#34 Conjuror Automaton circa 1880- This was my first automaton purchase that I made about 15 years ago.  Since then there have been others of significantly higher profile so I finally decided to let this one go. For those of you who read my investment blog I talk about trading up and that is what I did so it was time to recoup some money.  The automaton was a very nice piece and I thought it had some upside potential over the estimate.  It sold for $3200 (without premium) which was the low side of the auction estimate. I paid more for it so not a great investment for me.  Auctions are risk taking adventures so the right two people did not love it as much as I had.  Still I am glad it has found a good home.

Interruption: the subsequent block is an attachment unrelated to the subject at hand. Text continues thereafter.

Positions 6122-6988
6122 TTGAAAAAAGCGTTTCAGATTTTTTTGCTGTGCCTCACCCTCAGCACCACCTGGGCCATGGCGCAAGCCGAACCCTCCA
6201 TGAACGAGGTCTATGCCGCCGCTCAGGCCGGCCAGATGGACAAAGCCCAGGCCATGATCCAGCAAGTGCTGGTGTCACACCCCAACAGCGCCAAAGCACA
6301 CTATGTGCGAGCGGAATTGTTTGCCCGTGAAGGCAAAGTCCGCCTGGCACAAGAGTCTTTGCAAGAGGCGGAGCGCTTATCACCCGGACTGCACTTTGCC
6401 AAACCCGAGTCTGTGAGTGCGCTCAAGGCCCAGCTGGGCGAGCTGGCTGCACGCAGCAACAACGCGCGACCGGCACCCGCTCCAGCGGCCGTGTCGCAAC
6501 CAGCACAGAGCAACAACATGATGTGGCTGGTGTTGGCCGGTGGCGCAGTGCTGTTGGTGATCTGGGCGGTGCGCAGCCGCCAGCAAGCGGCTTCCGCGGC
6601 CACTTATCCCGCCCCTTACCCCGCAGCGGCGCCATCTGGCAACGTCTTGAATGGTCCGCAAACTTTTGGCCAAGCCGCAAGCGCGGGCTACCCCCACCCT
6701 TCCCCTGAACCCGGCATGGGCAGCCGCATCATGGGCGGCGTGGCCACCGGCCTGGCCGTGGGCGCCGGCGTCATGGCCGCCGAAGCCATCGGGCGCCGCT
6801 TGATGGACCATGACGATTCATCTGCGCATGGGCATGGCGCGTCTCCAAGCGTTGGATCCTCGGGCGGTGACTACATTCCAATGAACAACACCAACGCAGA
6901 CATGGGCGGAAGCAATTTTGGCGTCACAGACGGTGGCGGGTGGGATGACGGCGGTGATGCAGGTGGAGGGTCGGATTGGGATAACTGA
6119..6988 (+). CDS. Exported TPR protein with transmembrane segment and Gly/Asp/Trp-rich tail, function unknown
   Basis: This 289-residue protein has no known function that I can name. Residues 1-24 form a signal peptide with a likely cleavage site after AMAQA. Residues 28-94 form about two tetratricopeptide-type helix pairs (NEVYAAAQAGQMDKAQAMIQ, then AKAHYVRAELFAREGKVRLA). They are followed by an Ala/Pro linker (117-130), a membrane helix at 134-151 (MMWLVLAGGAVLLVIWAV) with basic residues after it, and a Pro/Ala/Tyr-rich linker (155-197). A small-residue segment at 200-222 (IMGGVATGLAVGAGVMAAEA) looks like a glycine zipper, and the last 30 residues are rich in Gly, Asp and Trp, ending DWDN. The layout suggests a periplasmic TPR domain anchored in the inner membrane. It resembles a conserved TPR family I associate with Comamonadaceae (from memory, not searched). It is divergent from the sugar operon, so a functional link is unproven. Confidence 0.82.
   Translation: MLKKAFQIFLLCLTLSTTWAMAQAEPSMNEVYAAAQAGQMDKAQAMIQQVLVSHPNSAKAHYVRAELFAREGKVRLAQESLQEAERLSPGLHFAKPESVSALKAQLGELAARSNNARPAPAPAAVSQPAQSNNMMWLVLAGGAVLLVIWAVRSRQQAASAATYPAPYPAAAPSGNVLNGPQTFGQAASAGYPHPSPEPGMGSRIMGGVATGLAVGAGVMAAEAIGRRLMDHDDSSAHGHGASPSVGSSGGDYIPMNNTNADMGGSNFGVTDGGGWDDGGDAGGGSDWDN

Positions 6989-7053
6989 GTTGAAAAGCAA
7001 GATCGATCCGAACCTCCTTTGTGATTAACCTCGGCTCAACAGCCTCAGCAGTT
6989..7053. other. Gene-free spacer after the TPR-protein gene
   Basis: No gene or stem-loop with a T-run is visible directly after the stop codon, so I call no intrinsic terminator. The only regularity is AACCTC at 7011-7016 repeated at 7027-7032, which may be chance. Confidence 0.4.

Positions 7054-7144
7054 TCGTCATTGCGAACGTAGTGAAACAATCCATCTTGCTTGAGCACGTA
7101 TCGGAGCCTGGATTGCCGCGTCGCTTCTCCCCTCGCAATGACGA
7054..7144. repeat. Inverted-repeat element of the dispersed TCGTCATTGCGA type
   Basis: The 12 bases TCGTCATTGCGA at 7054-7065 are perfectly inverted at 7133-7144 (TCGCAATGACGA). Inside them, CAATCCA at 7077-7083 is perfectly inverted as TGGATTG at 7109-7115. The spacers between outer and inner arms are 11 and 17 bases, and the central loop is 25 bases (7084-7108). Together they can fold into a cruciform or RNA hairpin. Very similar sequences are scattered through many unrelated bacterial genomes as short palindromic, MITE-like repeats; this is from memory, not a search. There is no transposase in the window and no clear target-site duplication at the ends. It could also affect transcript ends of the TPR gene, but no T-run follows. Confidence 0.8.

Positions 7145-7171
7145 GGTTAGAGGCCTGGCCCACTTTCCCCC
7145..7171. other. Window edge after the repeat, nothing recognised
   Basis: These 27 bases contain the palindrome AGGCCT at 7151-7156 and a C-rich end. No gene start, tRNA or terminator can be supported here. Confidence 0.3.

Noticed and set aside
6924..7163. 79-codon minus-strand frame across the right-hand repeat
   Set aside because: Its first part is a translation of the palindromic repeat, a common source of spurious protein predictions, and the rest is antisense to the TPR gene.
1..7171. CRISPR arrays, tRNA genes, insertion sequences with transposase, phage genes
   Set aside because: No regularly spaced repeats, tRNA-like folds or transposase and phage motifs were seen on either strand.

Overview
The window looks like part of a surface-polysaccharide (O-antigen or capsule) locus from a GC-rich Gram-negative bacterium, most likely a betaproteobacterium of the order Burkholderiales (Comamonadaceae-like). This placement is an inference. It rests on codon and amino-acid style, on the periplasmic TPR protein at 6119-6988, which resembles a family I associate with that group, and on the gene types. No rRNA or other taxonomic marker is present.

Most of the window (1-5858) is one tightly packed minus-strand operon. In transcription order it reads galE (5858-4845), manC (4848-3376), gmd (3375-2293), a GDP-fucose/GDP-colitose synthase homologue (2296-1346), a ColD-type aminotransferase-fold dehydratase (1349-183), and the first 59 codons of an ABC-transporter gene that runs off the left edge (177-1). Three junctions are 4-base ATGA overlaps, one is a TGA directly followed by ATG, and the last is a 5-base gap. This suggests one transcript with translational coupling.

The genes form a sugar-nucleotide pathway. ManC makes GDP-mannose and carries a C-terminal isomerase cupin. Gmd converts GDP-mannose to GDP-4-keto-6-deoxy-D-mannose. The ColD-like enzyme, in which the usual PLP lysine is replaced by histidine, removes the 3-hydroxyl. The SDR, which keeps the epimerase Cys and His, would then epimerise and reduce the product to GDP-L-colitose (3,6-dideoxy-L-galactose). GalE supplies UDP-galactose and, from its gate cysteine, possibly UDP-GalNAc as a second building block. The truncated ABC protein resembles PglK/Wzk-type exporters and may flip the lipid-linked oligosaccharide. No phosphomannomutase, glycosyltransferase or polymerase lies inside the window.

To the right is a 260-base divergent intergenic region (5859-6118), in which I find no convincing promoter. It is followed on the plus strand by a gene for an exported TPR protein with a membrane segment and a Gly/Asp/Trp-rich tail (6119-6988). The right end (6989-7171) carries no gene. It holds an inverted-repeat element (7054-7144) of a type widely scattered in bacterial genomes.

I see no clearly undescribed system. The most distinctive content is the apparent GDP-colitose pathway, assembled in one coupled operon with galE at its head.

#170 Ricky Jay the Magic Magic Book- Although the listing did not mention it this was a very limited production book.  It sold for $1250 new in 1994.  I again thought it had upside potential. I acquired it as part of a collection so I thought I would take a chance. It sold for $1,000 which was within the auction estimate.  I can live with it.

One other comment about the pace of the auction.  It was much faster that the past. Until I got used to the quick hammer I missed a couple of bids.  I thought the speed was great though.  There really was ample time to bid once you got used to the pace.  This time the 15 minute break meant 15 minutes. I missed out on the Hooker rising card invitation because I was a poor judge of what 15 minutes was.

Another fine auction by the Potter Group in content and execution.  It is easy to see why they are the leaders in the Magic Auction World today.